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The East Thompson “Crypt”

There is a piece of interesting history I recently had the honor of visiting. It all started with Webster, Mass., resident Clayton Harris telling Arlene and me about a strange crypt in East Thompson, Conn., sitting amidst other ruins of a farm just off of East Thompson Road. The accompanying legend states that the owner of the farm constructed the crypt for his daughter who died of a contagious disease. Being in the throes of winter, the ground was impenetrable so her body had to be kept until the spring thaw would allow a proper burial. The crypt was built away from the house as to alleviate the danger of spreading the disease throughout the surviving family.

Although family keeps, as they were called, were a common sight long ago, this particular structure caught attention of certain people for its construction. The chamber has an arched ceiling and the stones were not placed on top of each other forming a gradient beehive style ceiling. Instead, they were laid vertically, fitting tightly into place without the aid of mortar or cement.

Clayton first brought this curious building to our attention during one of our talks on legends of New England. Clayton was once a member of New England Antiquities Research Association and an avid adventurer. He came across the building some years ago while studying other foundations across the road. His inquiries as to the original purpose of the building came up with few facts other than the story that it was a holding crypt. With his kind assistance we were able to visit this alleged chamber of the dead.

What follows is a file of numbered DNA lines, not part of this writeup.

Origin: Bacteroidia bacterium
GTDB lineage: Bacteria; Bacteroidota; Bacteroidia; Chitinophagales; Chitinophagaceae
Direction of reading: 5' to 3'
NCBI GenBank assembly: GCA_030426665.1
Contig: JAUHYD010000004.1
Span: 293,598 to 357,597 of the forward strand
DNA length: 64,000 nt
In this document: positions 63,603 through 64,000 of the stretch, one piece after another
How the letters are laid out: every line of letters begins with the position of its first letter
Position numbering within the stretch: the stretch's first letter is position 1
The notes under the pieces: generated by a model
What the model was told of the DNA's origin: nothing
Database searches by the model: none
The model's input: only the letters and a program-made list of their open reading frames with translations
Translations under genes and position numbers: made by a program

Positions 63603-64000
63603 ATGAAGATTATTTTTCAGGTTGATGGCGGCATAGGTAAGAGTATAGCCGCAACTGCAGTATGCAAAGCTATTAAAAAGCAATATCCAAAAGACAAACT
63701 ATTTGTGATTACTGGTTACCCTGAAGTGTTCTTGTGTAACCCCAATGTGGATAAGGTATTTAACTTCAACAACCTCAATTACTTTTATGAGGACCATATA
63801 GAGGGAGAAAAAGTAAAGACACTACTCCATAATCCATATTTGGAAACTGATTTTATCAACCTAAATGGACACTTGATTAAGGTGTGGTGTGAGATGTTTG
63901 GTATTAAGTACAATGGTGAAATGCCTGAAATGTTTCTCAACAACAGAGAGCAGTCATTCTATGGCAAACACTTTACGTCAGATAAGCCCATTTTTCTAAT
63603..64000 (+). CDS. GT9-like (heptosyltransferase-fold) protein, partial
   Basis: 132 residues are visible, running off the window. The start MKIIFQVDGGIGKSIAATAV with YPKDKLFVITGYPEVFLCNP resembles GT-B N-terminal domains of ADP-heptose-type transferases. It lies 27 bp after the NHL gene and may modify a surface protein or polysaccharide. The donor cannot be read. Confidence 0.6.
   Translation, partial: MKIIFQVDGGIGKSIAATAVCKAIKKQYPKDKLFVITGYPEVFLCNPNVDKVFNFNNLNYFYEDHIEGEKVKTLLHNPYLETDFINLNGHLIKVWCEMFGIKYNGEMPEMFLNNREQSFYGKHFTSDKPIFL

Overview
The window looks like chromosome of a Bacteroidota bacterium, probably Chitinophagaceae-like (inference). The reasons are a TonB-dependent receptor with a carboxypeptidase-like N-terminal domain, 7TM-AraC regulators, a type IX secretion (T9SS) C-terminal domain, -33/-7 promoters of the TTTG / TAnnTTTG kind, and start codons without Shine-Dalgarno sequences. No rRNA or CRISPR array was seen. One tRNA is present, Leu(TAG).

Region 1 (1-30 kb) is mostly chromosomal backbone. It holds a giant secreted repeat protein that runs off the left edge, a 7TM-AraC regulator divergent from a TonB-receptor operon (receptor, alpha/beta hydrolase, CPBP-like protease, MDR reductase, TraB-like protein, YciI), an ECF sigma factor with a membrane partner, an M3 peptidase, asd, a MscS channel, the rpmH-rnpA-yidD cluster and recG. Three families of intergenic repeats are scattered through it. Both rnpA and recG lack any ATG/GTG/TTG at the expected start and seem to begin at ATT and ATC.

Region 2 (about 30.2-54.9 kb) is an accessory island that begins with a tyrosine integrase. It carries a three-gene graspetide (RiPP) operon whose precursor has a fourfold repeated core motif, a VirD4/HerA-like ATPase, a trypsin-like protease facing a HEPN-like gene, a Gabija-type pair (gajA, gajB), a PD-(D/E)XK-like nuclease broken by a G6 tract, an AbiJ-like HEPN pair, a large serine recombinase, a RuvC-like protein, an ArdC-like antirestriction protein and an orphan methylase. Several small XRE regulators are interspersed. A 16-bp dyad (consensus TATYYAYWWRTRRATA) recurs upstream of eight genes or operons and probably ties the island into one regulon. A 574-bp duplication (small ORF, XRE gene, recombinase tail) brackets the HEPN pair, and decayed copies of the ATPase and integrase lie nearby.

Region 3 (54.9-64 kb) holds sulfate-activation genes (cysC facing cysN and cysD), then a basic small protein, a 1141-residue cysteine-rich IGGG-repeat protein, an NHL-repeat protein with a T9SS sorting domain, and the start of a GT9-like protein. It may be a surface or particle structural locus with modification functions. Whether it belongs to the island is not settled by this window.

The chamber sat a few yards from the present road. Upon arriving at its door, Arlene and I were astonished by its construction, but something was amiss. As we entered, we had to descend a few steps into the apartment, which was the first sign to me that this may not have been what people have claimed. I noticed there were no slabs to keep the deceased. Early keeps had large stone slabs built into the walls to keep the caskets or deceased off the ground. The sides and roof were crafted with precise placement of the stones. The ceiling was almost perfectly rounded and fit tight into the walls. This was much to an elaborate and time-consuming project for the mere storage of the dead.

On the outside, the walls tapered gradually with stonework and a layer of soil that formed a mound over the “crypt.” The doorway, being of granite slabs and having heavy iron hinge pins also made me suspect its declared purpose was not what had been relayed over the years. The front was capped with flat stones as to cover the fieldstone foundation. I conveyed to Clayton that this was not a crypt. It was far too well built and ornamented with layers of fine cut stone for such a crude purpose. What then was it?